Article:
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Help for Dogs with a Mast Cell Tumor

I found a lump on my dog. These are words no dog parent ever wants to say, but lumps on a dog are very common and may increase in frequency as a dog ages. If you are reading this post, your dog has likely been diagnosed with a mast cell tumor. Often dubbed the “Great Imposter,” any lump on a dog needs to be examined by a veterinarian.

When a tiny raised lump appeared on my Cocker Spaniel’s shoulder blade about two weeks after getting her then yearly vaccinations, I felt a twinge of “something isn’t right” course through my veins. But I waited – after all a raised, small but swollen area at the site of vaccination is common, according to the veterinary literature I read. (at the time that didn’t mean Internet, it meant the UC Davis Book of Dogs). My dog’s veterinarian at the time tried to “squeeze” the lump and said it was probably nothing more than a pimple. Whew.

“Come home quick, Brandy’s lump is bleeding,” my wife called me at work to flip my day upside down.

“Your dog has cancer and we need to send the pathology out for confirmation of the stage,” said the man in the white lab coat.

The C Word. You could have knocked me over with a feather.

An emergency veterinarian (and second opinion) were summoned to examine Brandy’s “bleeding lump.” After laser excising it, initial reports showed cancer, with an outside laboratory confirming stage II mast cell cancer.

My forever loved baby, Brandy Noel

I learned more about mast cell tumors and lumps on dogs along with the over vaccination epidemic in this country in the months that followed than I ever imagined. The great imposter is what Kate Connick called mast cell tumors in her cancer crash course website. “Mast cell tumors vary widely in their size, shape, appearance, texture, and location,” she wrote.

An oncologist at Cornell gave me a rudimentary diagram of a dog and told me to chart Brandy’s lumps. After a few years, I could have connected the dots, so I pass this advice for dog lumps and bumps screening onto you:

  • Photograph each new lump and keep the image safe and secure. Be sure to note EXACTLY where it is located on the dog’s body. When you write “ear,” that might not make a lot of sense if more lumps develop.
  • Invest in calipers. I got mine at a hardware supply store. Calipers minutely measure the width of a lump. Document it. Monitor the lump for any sign of growth or physical change. See the veterinarian.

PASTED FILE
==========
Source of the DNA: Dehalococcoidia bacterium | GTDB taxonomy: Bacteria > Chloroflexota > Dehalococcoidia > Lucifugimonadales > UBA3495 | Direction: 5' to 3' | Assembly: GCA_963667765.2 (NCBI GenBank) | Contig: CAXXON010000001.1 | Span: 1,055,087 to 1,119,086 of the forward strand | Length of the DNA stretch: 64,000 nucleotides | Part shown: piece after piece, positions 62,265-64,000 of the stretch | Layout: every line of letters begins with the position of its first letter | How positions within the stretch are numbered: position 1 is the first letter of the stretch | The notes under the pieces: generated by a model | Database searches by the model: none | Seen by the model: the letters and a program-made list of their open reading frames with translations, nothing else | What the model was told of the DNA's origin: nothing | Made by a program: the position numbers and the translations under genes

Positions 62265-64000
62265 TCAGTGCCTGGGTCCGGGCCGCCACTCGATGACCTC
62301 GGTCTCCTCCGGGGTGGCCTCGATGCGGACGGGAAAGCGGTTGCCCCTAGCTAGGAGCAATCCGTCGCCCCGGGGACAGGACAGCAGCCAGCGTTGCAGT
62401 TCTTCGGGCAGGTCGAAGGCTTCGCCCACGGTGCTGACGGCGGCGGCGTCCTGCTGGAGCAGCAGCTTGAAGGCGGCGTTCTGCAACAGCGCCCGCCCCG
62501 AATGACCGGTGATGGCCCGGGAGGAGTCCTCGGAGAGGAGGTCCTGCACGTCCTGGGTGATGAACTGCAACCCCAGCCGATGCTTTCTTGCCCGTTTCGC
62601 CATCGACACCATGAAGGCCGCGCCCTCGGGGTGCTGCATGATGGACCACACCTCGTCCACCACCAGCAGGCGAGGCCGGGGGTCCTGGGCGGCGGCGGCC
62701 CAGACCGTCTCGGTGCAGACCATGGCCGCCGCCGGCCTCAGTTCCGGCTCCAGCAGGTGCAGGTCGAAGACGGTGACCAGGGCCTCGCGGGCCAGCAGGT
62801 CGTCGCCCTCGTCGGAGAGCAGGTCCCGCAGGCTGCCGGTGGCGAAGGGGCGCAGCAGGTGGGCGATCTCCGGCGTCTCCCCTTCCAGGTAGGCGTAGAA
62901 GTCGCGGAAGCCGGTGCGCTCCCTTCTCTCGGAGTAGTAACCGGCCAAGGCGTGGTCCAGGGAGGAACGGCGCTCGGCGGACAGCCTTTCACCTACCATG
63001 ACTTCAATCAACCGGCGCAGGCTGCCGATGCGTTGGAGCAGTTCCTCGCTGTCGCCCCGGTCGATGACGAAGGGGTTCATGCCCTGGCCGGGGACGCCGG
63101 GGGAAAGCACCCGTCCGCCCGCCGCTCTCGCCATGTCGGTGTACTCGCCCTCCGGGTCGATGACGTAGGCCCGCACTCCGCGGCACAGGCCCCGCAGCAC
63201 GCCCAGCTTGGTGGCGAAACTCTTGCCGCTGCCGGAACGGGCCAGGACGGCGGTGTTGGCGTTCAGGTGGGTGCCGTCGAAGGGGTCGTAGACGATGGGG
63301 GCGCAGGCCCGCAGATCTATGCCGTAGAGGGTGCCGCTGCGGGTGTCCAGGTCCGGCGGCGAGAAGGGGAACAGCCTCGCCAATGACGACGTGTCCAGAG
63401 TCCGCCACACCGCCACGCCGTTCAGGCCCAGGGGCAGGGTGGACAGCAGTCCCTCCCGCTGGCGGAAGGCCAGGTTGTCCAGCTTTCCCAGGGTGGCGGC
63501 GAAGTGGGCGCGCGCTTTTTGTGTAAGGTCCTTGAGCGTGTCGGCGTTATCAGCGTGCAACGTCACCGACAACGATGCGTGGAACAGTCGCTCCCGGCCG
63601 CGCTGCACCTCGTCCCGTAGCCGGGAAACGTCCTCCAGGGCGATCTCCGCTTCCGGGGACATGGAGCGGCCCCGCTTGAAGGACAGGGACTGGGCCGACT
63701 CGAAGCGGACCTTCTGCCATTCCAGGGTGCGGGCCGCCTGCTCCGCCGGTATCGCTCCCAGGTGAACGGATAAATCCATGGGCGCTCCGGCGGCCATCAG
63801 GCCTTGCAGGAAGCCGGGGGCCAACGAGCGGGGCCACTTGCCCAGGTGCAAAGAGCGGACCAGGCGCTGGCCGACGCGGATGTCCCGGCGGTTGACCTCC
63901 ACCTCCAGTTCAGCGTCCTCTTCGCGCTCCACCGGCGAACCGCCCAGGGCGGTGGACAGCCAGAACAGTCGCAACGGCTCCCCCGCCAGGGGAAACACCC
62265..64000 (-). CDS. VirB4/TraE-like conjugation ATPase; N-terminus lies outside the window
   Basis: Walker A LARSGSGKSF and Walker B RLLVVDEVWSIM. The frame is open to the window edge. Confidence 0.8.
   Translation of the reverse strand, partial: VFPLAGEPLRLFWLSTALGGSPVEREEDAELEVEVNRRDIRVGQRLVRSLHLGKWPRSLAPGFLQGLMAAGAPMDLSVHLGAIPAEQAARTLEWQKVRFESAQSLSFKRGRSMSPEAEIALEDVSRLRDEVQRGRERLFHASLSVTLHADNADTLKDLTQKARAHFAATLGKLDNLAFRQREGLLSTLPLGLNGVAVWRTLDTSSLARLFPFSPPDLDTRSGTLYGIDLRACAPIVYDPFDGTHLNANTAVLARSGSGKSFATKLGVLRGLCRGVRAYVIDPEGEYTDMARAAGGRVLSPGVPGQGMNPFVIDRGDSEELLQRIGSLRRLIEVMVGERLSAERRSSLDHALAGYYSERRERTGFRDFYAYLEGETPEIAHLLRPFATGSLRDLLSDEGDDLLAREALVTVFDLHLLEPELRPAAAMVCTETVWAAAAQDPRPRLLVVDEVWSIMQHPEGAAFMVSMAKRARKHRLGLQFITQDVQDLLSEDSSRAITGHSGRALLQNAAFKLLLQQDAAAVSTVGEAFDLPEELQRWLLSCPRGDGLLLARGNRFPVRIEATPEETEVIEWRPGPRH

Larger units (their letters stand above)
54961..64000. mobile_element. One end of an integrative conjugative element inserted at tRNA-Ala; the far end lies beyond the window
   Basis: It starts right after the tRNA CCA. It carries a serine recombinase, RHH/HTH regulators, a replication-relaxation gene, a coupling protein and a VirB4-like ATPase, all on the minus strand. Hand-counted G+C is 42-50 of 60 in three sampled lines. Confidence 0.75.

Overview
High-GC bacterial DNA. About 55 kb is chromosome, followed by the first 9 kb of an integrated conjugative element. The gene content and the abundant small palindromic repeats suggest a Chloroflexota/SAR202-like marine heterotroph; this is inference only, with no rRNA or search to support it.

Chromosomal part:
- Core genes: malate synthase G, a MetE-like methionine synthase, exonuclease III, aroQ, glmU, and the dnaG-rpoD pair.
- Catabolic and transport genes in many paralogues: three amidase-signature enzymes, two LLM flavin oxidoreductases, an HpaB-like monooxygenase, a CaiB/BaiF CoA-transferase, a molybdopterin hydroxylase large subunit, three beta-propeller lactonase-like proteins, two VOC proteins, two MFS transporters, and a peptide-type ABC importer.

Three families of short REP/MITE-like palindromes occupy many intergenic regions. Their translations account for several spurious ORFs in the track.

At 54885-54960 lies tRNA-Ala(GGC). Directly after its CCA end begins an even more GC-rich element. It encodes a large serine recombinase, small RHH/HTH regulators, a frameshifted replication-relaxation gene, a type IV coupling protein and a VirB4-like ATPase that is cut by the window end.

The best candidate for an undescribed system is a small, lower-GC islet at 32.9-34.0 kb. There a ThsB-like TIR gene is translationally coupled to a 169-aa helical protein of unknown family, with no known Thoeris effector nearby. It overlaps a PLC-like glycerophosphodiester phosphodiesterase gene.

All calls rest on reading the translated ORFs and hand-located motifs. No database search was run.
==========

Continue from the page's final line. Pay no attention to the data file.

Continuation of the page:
• If a lump occurs, see your vet. When Brandy had a few lipomas (warty growths), I had them all removed when she was under anesthesia for something else. Cockers tend to have more sebaceous oil in their skin than other breeds, so lumps are somewhat expectant.
  • DON’T squeeze it. No no and no. This can lead to infection and is a generally bad idea.
  • DON’T panic.  Out of over 25 aspirations in her lifetime, ONE turned out to be cancer. One too many.
  • Know the warning signs of canine cancer.

cocker spaniel

Dedicated dog mom Nancy B., regularly runs her fingers through her Cocker Spaniel’s coat. She touches his skin and ensures to examine his body, armpits, belly, and gives him a thorough scan with fingers and eyes. Of course, her dog, Mayor, thinks he is getting a puppy massage. Thank goodness for Nancy’s due diligence: Twice she found small lumps on her dog and twice they have been removed. Both times, mast cell cancer was the diagnosis. Mayor has been given a stage II, so now they must seek the help of a veterinary oncologist. He has had two lumps appear on the skin within months of each other.

Help for mast cell tumors in dogs

Mast Cells and What They Are

Mast cells like in the connective tissues of the body. Humans have mast cells, too. The function of a mast cell is to defend the body against parasites, to repair tissue, and to help form new blood vessels. When an allergic reaction occurs, the mast cells come into play because they contain granules comprised of heparin and histamine. Think of when a foreign invader comes at the body: Histamines flare up and the mast cells serve to modify the immune reaction. You’ve heard of antihistamines, and they serve to block the receptors of histamine. Those of us with allergies can relate to the efficacy of anti-histamines, especially during flare ups.

Mast cells are derived from the bone marrow, and can be found in various tissues throughout the body.

The folks at petMD describe mast cells this way:

Mast cell tumors (or mastocytomas) are graded according to their location in the skin, presence of inflammation, and how well they are differentiated. Grade 1 cells are well differentiated with a low potential for metastasis; Grade 2 cells are intermediately differentiated with a potential for locally invasive metastasis; and Grade 3 cells are poorly differentiated or undifferentiated with a high potential for metastasis. Differentiation is a determination of how much a particular tumor cell looks like a normal cell; the more differentiated, the more like the normal cell. In general, the more differentiated the mast cell tumor is, the better the prognosis is.

lump on dog
A lump on my dog, Dexter, that is benign and we monitor.

From a Veterinary Perspective

Dr Patrick MahaneyI asked Dr. Patrick Mahaney, a University of Pennsylvania-trained veterinarian and Certified Veterinary Acupuncturist (CVA), to tell us if he knows of any pet parents who use antihistamines as preventative option for Mast Cell Tumors (MCT).

“I’ve had patients take antihistamines once they’ve been diagnosed, but not before as a potential MCT preventative,” Mahaney says. He goes on to say that antihistamines and steroids can be used to control inflammation associated with MCTs and potentially keep them from degranulating.

When an MCT degranulates (loses granules as part of an immune reaction), a variety of chemicals having effect to dilate blood vessels, reduce blood pressure, the movement of white blood cells, and have other effects are released into tissues adjacent to the MCT and into the blood stream.  Effects of MCT degranulation can be mild to life-threatening.

Additionally, taking nutraceuticals (supplements) containing natural anti-inflammatory substances, like Omega Fatty Acids (Omega 3 and 9), turmeric, ginger, phycocyanin (blue-green algae extract), and others can help to reduce the overall level of inflammation.